Pre-harvest Food Safety as Integral Part of Quality Assurance Systems in the Pork Chain from "Stable to Table"
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The SafePork conference series began in 1996 to bring together international researchers, industry, and government agencies to discuss current Salmonella research and identify research needs pertaining to both pig and pork production. In subsequent years topics of research presented at these conferences expanded to include other chemical and biological hazards to pig and pork production.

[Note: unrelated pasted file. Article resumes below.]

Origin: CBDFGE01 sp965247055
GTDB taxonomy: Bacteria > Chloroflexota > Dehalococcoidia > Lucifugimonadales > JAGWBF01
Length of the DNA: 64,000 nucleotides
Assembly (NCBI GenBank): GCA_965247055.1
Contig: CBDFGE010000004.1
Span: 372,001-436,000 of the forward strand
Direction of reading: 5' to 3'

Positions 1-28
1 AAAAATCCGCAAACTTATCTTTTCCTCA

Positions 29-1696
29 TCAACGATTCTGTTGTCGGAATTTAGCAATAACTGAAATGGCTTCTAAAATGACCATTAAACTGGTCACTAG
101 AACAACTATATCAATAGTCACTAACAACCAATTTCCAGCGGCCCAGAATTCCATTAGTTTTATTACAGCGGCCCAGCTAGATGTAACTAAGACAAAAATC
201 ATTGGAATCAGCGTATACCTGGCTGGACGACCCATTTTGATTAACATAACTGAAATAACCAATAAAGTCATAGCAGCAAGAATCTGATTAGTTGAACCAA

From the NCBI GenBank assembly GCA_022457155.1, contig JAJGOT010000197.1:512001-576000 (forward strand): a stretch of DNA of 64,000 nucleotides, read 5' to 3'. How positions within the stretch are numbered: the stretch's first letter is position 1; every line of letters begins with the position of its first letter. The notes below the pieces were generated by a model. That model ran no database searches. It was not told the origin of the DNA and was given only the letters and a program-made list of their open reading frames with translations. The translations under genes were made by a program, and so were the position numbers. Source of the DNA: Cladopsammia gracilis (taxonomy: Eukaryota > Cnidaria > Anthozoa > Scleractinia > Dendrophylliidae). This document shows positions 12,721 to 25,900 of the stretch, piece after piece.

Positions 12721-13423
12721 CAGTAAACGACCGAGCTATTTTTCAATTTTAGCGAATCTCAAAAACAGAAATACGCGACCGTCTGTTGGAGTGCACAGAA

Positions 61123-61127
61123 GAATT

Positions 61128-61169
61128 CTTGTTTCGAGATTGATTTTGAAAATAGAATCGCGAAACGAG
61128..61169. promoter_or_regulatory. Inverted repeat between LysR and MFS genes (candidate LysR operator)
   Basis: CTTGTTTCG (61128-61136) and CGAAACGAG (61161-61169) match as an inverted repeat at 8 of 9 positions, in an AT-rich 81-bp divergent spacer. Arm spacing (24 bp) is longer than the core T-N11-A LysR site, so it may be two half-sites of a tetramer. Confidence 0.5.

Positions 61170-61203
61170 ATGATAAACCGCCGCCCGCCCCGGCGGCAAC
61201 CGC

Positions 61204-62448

The liberalization of the global trade with food, and the fact that the consumers in the industrialized countries are more and more demanding food to be not only economical, but also healthy, tasty, and safe, while at the same time respecting animal welfare and the environment, are the two major determinants of rather drastic changes occurring in agriculture throughout the world. The current quantity-oriented food production (agricultural bulk-commodity supply of agricultural raw products into the food production chain) that guarantees the nutrient supply for a nation is changing into an international quality-oriented food system (vertical supply chains for the production of identity preserved food). The main driver of this development is without doubt the never-ending chain of food safety break-downs: Salmonella Enteritidis in eggs, BSE in the UK, E. coli 0157:H7, the emergence of Salmonella Typhimurium DTI 04, the dioxin scandal in Belgium, and the BSE-scares in several continental European countries, especially in Germany. These events led to an increasing demand for transparency and traceability of the entire food production chain, including the agricultural primary production.